Afterburners

snipped-for-privacy@home.now (Roy) wrote in


The English Electric (later BAe)Lightning, known as the frightening by new pilots, was an interesting plane. Its two engines where actually 'over and under' and one behind the other so giving two engines in the x section of 1. In clean configuration could climb vertical and exceed mach without AB, with AB there was some dispute - mach 2 was the official speed but the russians listed it as 2.4. Was the the first 'supercruise' fighter, broke most speed records in the late fifties and still holds some time to height records. As a kid growing up in Scotland I used to see them taking off to intercept Russians, they roll off three abreast, stay low over the runway with gear up and when up to speed went vertical with Ab on. All the grass was dead for about two hundred yards around the end of the runway from the unburnt fuel. traing aircraft had a side by side cockpit like the training hunters.. Still some flying in South Africa.
The problem with the lightning was it had less than 800 miles fuel so the pilots where practicing fuel management even before it got off the ground and an interception flight needed refueling every 30 minuites.
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| The English Electric (later BAe)Lightning, known as the frightening by | new pilots, was an interesting plane. Its two engines where actually | 'over and under' and one behind the other so giving two engines in the x | section of 1. In clean configuration could climb vertical and exceed mach | without AB, with AB there was some dispute - mach 2 was the official | speed but the russians listed it as 2.4. Was the the first 'supercruise' | fighter, broke most speed records in the late fifties and still holds | some time to height records.
If I recall properly, the F-4 "has" a classified top speed. Sort of, I've learned. The truth of the matter is that the airplane will run out of gas way before it finishes accelerating. There's lots of rocks with engines attached, and that one was so impressive that when the US started phasing them out, they sold the stripped airframes to the Israelis who refitted them their way, making them way better than the original ones, and likely a little more fuel efficient. It was kinda weird when I was stationed in MCAS Cherry Point, NC where the NARF (now NADEP) overhauled F-4's, C-130's, AV-8's, and CH-47's. You'd see halves of aircraft rolling around the depot when I had reason to be over there. Seeing the F4 fuselages roll by with no wings on it was almost sad. I really like that plane, and knowing it was getting stripped for spares helped me realize the depot was making a living providing the rest of the world with spare parts, it wasn't like there was many left in the US inventory.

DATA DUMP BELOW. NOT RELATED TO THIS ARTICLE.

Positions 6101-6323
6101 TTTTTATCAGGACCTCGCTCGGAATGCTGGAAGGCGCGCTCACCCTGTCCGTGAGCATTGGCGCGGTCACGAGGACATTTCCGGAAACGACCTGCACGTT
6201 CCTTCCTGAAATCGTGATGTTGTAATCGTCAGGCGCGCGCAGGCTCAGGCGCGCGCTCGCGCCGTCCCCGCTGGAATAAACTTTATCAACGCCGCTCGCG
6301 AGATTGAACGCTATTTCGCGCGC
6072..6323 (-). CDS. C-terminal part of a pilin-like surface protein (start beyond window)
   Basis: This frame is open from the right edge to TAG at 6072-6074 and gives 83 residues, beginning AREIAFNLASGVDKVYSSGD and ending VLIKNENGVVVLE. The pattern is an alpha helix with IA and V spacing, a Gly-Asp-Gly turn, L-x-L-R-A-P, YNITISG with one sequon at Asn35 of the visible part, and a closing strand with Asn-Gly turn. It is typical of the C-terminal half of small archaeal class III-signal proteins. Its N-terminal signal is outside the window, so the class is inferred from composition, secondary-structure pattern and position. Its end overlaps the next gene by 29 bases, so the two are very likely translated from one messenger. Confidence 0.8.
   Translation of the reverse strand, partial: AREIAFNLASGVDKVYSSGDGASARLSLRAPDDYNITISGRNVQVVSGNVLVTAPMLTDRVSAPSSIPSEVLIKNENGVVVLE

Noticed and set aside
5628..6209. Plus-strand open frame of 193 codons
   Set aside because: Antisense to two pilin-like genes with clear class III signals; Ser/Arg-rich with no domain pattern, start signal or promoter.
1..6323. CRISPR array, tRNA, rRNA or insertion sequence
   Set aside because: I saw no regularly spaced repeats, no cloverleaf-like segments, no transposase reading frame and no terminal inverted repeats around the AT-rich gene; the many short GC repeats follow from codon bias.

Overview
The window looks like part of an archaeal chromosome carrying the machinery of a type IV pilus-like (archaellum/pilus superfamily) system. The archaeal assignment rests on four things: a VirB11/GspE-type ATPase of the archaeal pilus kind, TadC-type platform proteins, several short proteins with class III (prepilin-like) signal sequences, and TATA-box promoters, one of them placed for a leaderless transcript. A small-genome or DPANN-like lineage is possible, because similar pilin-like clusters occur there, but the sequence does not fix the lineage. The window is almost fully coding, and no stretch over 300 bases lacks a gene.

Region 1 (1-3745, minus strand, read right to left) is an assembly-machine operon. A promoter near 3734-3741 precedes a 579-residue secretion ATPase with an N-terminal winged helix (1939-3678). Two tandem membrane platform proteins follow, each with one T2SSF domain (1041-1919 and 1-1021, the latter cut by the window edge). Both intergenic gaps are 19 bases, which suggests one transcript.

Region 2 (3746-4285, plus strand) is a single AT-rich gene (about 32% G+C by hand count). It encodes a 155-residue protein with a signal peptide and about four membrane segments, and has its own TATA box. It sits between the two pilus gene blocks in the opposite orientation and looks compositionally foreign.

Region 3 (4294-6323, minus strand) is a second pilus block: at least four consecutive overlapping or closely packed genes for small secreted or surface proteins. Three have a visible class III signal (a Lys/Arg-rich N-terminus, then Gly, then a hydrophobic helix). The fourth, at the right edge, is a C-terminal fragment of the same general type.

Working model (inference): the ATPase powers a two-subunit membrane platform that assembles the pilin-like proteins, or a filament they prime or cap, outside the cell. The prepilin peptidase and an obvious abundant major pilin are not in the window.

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On Mon, 08 Aug 2005 02:57:51 GMT, "carl mciver"

snip
IMHO whats worse at least for me wa we had what was called ABDR (Aircraft Battle Damage Repair) of which at our unit I was NCOIC. It was our mission to be able to do what ever was necessary to any battle damaged aircraft just to milk one more sortie out of it just in case.......We had lots of practice on 55 gal drums, old car bodies, and old removed aircraft part, but never a real aircraft except at school where we used F-105 and T-33's for battle damaged aircraft, which they would literallay chop, nbow and punch holes through which we would have to evaluate and repair somehow or other, in other words do a McGiver if necessary just make it fly and drop bombs etc.....After much complaining we got an ABDR aircraft .......which turned out to be an F-4C which was destined for the boneyard anyhow, as all units were converting over to F-16 or other aircraft then anyhow so F-4's were a dime a dozen.....I for the life of me could not bring myself to go out there with a fire axe and pick and punch holes in that aircraft........The F-4 meant a great deal to me and it wa like taking a club to your buddy.......We managed to turn the aircraft in with just some minor damages to it, and got an A-7 in its place.........
Now all those RF-4C and F-4 (x)'s are being converted to drones and shot down on a pretty routine schedule at Edwards, and Tyndoll AFB.....At least it went down doing what it was meant to do and that was fly and train folks, and not wind up as a soda can or aluminum skillet......
I had an article on an Israel AF project. They were trying to see if they could remove the keel section and fit in one single large engine inplace of the two GE's........Dunno if they wver got anywhere with it, but that would have had to be a major undertaking.